I used to be useful but then I came into a good deal of money, so I resigned my job and began to write.
I wrote some essays that I posted on the internet, and some poems that I was embarrassed to show anyone. I wrote some short stories that I submitted to Harpers and New Yorker. Harpers sent a lovely rejection note each time. The New Yorker sent an emailed promise to respond in about three months, but did not.
I reread everything I had written. There were no references to Greek gods, obscure saints, 18th century literature. I tried to start a short story with a quote from Baudelaire only to realize it had nothing to do with the story.
I started being aware of people whom I believed were looking at me, were judging me, were dismissing me as harmless, which is the part that hurt.
So I attended a writers’ workshop in Iowa at great cost. The faculty were published in a minor way, and were full of themselves. They did not socialize with me, although I saw them at coffee or with a glass of scotch with others whose writings were no better than mine although often more arcane.
I began to worry that I was irrelevant. I feared becoming a caricature, an odd man pretending to be a literary person in a vacuum. I had no published works, no editor. I noted that there were many published volumes of letters that writers had exchanged with other writers and artists, full of erudite asides and allusions. I needed to reach out.
Several letters to my favorite modern writers went unanswered although I worked on each letter for days. Embarrassingly, one was returned with a note reminding me that the addressee had passed away several months prior. I thought to send an apology, then realized I could not apologize effectively to the offended party.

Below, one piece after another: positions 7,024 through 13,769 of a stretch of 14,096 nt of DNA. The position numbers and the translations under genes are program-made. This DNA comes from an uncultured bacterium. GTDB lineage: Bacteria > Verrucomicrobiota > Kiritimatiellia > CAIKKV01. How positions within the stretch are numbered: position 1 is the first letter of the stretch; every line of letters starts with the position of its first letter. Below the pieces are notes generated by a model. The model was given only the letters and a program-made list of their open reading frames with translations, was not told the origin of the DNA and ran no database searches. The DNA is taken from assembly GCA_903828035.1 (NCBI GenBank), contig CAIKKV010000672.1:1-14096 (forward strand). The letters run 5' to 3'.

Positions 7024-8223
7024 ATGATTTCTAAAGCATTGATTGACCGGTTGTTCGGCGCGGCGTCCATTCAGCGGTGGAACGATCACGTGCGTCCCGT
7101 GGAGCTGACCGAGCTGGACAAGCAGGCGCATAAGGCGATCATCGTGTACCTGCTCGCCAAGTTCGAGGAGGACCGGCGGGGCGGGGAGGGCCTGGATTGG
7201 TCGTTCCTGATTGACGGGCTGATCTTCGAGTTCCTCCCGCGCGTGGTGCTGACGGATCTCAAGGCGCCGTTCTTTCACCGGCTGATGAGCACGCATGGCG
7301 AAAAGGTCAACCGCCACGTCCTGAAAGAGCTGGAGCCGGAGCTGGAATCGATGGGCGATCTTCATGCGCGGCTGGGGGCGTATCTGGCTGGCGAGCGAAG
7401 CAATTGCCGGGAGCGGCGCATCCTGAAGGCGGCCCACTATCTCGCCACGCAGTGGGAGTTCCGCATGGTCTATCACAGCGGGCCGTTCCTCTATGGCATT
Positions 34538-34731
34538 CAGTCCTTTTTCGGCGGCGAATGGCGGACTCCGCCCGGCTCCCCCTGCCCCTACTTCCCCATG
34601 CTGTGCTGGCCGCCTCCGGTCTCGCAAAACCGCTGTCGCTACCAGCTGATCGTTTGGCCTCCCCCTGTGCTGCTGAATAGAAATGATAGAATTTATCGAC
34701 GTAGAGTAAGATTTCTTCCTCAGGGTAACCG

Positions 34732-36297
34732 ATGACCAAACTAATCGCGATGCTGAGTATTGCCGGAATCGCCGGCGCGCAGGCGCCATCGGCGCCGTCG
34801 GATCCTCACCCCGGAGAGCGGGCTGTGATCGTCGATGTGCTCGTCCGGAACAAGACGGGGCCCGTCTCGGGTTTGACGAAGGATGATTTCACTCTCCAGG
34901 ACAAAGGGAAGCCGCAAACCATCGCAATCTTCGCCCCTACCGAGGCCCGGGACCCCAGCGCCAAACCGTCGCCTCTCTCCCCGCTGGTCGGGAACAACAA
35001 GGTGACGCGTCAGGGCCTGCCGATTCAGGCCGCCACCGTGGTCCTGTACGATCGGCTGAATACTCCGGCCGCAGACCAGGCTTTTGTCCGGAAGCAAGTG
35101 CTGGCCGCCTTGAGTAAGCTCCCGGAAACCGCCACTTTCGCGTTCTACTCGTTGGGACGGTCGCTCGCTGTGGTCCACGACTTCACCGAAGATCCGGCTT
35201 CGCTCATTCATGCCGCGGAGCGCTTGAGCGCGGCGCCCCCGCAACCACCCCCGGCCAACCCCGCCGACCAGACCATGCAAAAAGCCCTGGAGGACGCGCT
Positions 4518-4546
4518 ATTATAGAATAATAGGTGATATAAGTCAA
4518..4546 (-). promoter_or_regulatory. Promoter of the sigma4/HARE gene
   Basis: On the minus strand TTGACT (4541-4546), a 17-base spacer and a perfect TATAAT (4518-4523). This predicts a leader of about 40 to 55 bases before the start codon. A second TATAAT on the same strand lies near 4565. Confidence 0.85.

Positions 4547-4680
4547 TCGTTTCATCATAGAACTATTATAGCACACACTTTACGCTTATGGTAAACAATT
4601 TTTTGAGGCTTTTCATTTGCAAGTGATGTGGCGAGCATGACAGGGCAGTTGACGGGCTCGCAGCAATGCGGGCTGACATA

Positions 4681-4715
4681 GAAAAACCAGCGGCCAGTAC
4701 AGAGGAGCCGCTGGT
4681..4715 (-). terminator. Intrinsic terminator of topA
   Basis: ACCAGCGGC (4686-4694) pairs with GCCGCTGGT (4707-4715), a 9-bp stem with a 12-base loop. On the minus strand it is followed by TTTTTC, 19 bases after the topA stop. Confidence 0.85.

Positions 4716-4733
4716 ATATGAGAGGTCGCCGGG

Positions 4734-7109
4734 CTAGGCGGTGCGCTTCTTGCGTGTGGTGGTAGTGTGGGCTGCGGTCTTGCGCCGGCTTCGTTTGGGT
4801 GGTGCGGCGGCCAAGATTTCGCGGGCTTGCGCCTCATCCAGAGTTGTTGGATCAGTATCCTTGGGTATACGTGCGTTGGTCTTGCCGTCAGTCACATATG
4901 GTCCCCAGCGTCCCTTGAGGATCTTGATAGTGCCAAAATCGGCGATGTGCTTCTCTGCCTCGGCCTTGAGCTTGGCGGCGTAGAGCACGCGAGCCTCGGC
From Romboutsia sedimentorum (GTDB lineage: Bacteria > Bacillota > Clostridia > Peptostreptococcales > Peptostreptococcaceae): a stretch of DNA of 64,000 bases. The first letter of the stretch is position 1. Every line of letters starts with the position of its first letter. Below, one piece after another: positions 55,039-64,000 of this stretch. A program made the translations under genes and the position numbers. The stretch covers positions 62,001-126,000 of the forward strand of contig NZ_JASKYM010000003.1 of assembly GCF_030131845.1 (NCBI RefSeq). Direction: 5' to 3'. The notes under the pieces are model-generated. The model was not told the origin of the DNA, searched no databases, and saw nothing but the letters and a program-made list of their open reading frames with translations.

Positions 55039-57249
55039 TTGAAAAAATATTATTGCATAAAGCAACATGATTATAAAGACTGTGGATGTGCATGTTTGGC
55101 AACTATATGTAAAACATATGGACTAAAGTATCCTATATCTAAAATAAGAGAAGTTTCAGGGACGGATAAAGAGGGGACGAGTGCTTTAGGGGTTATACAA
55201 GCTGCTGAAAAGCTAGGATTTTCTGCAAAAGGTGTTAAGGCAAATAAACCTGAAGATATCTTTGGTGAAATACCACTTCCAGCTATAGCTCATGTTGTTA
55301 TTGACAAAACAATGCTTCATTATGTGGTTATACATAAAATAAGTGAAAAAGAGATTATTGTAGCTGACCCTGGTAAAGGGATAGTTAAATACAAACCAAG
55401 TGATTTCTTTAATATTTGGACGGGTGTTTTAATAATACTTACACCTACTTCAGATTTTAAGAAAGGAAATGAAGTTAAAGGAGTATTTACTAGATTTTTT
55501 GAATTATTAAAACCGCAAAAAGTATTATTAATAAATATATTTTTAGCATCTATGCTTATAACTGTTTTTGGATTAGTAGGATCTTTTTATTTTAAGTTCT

I spoke to several publishers of vanity presses and e-books. It struck me as vain and somehow hollow. I wanted to be peer reviewed with favor. I took offense that they wanted me to pay them to make my work available.
I networked with acquaintances who had published books or articles, work-related technical topics, and was given the names of a couple of free-lance editors who would help me for a fee. I met with one who became offended when I asked if any of his clients had been published in fiction, and then he charged me for the first interview.
After two years or so, I noticed that I was not being invited to parties by my neighbors. My wife and I seldom spoke beyond functional interchanges. I lost track of the details of the lives of my grown children, and stopped pestering them to come home for a visit.
I left my money with the investment adviser and went back to work. I had to accept a lesser position but I do not mind. I enjoy the usefulness. I do not write anything at all, any more.